Saša Novak, a member of Fusion Expo Team in the Slovenian Fusion Association and a materials scientist at the Jožef Stefan Institute, recounts her personal excitement at being involved in management and hosting Fusion Expo.

Every time Fusion Expo is on the road, one of my favorite tasks is clicking on the yellow star in the morning. That takes me to a site which is regularly updated by Melita Lenošek, the project leader and the main driving force of the Fusion Expo team. On the fi rst day I usually see that the truck has just arrived safely on site or I fi nd pictures of the team unloading the boxes. A day or two later, I am looking at pictures of bright faces and happy smiles, people wearing ties and skirts, and I am wondering who might be in the fi rst row: A minister for science or perhaps a city major or a dean? Is this lady a journalist? No, that’s probably the one who holds a microphone. I can easily recognise the organizer by his or her most enthusiastic smile. Oh, yes, and here are Melita and the boys who just fi ni shed another great job. They have changed out of their “Fusion Expo Team” t-shirts into smart jackets and they seem happy, too. Over the next days, I frequently click on the yellow star for news. Sometimes I fi nd reports in journals, a link to a TV broadcast of the event or a new set of pictures. These I like the most. I enjoy looking at the photos of young children working hard to produce more energy on the bicycle than their schoolmates. I like seeing the blue refl ections of the plasma tongues in the visitor’s admiring faces and a crowd of hands reaching out to touch the plasma ball. And I relish looking at a group of people of all different ages deep in thought standing listening to a guide who cannot and doesn’t even try to hide that he enjoys his role guiding people through the exhibition.

What can be better than sitting at the computer, seeing that everything goes well? Being aware that as I watch, more and more European citizens understand the concept of using fusion as an energy source for the future and more and more people are telling their friends about the construction of ITER? What can be better than knowing that more and more journalists understand our quest and may be in a position to write about fusion? That more and more politicians are considering fusion a viable option and might one day join in with a supportive statement at the right occasion?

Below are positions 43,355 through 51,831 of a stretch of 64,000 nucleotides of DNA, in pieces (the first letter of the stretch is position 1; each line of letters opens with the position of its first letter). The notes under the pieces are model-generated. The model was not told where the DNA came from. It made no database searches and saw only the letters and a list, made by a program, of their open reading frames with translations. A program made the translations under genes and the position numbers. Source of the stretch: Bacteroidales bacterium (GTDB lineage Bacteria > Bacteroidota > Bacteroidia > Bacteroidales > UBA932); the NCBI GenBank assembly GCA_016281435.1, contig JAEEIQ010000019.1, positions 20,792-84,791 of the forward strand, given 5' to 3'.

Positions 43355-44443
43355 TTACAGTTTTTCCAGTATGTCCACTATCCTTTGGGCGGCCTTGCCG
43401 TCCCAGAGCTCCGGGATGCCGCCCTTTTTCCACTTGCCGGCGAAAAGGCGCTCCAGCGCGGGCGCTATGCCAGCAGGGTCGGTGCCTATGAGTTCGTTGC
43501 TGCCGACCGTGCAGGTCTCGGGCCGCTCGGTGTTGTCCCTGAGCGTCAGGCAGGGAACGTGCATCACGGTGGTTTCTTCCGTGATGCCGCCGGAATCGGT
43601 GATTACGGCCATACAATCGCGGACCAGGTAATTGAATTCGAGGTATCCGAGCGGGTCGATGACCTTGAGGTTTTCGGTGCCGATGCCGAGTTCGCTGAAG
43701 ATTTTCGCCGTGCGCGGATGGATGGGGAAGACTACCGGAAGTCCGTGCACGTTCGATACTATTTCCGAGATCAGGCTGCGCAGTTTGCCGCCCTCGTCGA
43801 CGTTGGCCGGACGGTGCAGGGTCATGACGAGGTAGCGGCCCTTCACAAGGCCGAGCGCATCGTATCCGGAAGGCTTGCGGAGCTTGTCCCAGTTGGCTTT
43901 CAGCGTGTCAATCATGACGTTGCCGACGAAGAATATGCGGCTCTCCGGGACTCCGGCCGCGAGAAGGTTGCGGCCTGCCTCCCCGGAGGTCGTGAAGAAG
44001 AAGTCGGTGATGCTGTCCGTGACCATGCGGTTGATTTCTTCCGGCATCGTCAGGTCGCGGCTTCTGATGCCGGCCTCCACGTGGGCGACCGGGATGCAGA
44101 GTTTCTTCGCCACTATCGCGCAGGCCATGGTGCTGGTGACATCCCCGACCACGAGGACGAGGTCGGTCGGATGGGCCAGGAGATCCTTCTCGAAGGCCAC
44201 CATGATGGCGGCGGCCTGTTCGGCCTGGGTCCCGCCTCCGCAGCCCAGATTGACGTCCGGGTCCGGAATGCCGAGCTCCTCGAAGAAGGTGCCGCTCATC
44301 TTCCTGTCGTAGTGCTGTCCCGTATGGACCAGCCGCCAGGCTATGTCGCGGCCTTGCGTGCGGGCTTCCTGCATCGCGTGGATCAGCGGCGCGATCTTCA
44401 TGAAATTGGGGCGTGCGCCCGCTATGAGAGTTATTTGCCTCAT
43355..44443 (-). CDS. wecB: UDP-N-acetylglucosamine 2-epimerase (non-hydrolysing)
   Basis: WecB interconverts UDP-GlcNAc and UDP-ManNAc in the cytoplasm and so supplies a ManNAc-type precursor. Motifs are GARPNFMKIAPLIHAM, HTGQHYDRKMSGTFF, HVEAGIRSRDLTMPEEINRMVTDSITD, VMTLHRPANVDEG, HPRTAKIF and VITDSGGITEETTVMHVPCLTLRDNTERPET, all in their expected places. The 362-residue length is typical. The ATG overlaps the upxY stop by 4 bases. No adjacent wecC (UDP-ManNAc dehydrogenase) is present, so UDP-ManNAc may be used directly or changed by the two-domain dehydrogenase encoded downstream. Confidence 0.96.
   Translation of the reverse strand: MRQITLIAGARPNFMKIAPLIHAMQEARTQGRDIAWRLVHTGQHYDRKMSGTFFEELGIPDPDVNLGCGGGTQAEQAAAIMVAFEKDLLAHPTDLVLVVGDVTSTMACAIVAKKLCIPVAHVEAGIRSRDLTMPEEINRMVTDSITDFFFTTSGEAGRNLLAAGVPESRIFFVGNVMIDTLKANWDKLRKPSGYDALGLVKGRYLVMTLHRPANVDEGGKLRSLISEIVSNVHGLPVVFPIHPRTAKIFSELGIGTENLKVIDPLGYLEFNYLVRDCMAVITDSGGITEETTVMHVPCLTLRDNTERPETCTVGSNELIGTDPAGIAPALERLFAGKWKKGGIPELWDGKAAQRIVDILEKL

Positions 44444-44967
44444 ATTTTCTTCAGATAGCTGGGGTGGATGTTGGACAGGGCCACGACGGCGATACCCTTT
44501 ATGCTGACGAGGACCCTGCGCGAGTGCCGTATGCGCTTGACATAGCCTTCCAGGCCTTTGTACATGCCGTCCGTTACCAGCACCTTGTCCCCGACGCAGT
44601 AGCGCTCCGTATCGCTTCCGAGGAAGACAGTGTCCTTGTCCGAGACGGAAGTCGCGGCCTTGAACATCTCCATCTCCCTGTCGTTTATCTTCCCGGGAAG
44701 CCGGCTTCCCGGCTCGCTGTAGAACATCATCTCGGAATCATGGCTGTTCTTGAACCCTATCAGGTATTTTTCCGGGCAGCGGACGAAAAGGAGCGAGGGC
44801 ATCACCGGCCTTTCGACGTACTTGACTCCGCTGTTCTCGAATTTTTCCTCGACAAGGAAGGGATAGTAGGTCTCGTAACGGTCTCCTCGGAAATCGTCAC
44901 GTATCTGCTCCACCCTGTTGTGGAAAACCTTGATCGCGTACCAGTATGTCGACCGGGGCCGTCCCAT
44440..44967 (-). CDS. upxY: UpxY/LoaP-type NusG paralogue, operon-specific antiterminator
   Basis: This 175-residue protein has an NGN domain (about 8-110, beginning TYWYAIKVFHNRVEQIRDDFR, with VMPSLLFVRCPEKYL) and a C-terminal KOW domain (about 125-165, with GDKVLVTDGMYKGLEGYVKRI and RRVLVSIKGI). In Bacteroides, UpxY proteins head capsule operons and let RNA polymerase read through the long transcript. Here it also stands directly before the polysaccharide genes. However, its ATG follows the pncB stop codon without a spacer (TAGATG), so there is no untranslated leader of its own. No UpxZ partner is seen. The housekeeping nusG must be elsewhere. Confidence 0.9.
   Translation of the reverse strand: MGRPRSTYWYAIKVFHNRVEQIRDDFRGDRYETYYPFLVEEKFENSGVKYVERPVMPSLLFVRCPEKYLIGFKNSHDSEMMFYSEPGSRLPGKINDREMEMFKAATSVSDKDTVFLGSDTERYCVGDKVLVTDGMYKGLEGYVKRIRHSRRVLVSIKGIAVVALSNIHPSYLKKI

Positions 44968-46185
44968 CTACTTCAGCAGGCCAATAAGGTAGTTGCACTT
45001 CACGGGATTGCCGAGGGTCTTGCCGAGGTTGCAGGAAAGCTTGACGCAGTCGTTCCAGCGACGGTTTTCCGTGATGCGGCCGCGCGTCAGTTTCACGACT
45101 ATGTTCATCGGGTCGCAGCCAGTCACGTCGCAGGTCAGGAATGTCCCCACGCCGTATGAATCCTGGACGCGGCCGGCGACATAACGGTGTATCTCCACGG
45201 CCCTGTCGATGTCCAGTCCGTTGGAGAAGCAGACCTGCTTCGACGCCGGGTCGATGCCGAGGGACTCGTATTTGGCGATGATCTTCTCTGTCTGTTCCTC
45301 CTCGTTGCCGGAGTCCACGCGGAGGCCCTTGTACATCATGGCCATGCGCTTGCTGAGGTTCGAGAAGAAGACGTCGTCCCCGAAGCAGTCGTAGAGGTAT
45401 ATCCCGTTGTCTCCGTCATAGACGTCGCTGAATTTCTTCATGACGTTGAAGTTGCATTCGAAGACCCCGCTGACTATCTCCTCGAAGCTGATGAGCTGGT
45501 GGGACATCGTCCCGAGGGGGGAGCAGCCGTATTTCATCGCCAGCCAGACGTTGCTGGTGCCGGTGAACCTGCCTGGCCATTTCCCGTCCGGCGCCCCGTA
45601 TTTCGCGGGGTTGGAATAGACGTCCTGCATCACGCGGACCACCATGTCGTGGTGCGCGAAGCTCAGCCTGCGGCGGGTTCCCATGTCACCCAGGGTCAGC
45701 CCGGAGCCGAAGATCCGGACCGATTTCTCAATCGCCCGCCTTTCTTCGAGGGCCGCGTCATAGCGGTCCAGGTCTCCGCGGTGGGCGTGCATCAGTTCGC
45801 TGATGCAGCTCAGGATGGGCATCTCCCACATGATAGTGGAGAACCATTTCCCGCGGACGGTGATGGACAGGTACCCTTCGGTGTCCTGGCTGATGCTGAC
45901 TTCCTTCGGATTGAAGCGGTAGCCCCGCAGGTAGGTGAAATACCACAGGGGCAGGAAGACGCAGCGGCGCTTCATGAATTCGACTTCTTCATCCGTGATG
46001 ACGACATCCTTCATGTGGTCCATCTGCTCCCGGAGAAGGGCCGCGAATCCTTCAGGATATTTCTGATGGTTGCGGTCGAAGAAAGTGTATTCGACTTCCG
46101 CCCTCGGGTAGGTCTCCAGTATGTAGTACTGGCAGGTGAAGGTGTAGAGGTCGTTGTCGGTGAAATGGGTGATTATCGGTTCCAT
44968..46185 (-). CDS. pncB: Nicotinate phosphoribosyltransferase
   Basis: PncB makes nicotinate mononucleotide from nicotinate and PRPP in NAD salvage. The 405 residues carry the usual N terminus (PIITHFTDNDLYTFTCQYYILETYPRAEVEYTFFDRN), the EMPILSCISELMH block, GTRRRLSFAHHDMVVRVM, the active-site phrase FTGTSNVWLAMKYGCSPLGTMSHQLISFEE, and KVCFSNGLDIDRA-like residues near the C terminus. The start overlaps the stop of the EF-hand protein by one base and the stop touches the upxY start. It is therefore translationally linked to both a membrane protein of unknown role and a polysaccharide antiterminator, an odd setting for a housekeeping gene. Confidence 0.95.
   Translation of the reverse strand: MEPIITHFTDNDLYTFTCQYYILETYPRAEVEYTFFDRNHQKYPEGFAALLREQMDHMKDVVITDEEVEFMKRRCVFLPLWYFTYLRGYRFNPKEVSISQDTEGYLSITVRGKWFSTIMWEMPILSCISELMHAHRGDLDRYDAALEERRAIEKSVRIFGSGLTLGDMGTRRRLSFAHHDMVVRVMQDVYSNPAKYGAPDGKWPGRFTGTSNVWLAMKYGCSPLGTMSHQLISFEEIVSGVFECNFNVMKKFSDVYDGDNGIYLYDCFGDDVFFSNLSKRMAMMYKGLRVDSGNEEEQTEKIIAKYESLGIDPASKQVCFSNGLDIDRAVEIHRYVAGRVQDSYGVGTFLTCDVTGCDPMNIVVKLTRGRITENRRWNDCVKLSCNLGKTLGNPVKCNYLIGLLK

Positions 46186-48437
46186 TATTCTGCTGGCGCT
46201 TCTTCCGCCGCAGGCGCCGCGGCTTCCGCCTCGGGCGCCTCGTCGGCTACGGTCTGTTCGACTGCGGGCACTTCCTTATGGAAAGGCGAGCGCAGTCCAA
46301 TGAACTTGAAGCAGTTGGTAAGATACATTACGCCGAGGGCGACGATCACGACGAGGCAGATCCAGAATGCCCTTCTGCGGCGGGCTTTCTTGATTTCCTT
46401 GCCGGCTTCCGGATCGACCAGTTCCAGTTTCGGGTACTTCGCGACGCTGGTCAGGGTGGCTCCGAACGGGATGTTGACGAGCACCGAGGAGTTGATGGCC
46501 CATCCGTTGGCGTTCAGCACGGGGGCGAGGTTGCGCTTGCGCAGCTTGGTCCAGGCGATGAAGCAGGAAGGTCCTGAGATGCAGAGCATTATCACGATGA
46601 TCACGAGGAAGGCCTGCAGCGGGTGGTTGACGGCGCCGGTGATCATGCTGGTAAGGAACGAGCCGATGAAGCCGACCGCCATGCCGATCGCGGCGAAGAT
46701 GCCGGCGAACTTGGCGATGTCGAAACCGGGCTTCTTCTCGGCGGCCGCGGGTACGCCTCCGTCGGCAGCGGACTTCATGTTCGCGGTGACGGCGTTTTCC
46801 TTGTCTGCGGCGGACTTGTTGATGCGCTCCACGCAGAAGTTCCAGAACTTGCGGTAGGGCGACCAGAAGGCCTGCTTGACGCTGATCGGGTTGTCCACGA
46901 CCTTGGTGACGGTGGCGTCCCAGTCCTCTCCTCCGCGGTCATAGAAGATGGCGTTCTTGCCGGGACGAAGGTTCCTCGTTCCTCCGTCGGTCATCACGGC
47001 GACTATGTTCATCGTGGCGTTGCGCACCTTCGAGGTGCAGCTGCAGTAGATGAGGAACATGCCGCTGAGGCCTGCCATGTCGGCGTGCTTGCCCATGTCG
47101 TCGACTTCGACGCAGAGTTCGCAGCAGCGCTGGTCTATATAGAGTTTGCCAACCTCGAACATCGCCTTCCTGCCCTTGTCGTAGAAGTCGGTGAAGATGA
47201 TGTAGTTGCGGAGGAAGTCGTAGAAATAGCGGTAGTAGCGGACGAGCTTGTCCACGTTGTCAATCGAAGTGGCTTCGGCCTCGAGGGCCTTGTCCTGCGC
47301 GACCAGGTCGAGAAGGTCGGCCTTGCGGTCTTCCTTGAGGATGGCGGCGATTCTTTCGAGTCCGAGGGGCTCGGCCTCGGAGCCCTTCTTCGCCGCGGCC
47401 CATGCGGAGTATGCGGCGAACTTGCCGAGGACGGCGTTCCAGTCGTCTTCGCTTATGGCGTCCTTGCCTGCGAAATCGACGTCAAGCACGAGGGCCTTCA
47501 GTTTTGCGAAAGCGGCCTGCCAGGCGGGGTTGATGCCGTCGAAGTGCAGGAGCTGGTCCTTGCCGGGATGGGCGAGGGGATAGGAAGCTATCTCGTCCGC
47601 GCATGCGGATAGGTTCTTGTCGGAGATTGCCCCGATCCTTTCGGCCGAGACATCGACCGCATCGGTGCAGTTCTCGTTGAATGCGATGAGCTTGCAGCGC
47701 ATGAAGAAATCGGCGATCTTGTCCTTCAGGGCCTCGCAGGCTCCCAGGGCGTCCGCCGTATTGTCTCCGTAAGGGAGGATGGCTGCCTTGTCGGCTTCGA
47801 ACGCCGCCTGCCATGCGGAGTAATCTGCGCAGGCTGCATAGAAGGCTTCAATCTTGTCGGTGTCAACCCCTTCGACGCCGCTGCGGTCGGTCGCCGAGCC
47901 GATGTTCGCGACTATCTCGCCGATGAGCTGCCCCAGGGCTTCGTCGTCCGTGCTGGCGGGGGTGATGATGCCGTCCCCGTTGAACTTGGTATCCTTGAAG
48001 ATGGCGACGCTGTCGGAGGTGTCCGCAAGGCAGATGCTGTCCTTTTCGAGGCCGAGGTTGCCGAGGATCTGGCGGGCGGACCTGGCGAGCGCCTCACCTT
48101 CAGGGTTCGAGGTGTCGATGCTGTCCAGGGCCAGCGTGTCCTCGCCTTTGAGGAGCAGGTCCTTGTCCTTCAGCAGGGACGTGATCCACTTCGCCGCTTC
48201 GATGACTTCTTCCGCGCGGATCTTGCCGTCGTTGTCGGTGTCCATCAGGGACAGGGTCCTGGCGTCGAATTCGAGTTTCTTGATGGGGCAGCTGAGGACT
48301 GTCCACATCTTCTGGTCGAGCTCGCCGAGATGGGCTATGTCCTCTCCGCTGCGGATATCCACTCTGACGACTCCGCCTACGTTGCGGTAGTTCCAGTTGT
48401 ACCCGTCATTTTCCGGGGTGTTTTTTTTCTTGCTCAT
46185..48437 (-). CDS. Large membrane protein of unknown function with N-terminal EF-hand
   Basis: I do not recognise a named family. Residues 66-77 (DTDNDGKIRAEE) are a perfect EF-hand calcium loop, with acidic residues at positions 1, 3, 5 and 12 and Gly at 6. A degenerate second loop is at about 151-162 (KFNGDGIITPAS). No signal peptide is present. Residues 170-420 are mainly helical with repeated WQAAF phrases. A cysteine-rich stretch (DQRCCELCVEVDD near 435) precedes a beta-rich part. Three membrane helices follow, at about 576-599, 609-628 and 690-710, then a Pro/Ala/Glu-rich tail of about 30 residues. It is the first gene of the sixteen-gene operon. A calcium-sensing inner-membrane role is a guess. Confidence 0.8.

Oh yes! For me, even better than just observing the “reports” from the exhibitions around Europe, is playing an active role by hosting such an event. I can tell you: it is a fantastic feeling, taking one last look around the hall on the evening of the opening ceremony: is everything ok, who is in the audience, is the director here, how many journalists have come? And fi nally to signal: Let’s start! It’s nice secretly observing the effect that the work we have put in has on the faces of our guests during the ceremony. And after all, it’s a pleasure taking pictures during the event and uploading them to the web page, knowing that somewhere else someone might click on the yellow star to follow the Fusion exhibition from their computer.

There are a number of people who know exactly what I am writing about. Last year’s hosts will probably have very fresh memories of the excitement of hosting the Fusion Expo: Prof. Gulbinski in Koszalin, Prof. Dabrowski in Szczecin, Prof. Broda in Lodz, Dr. Jarozs in Katowice, Dr. Boilson in Dublin and Ms. Whelan in Cork.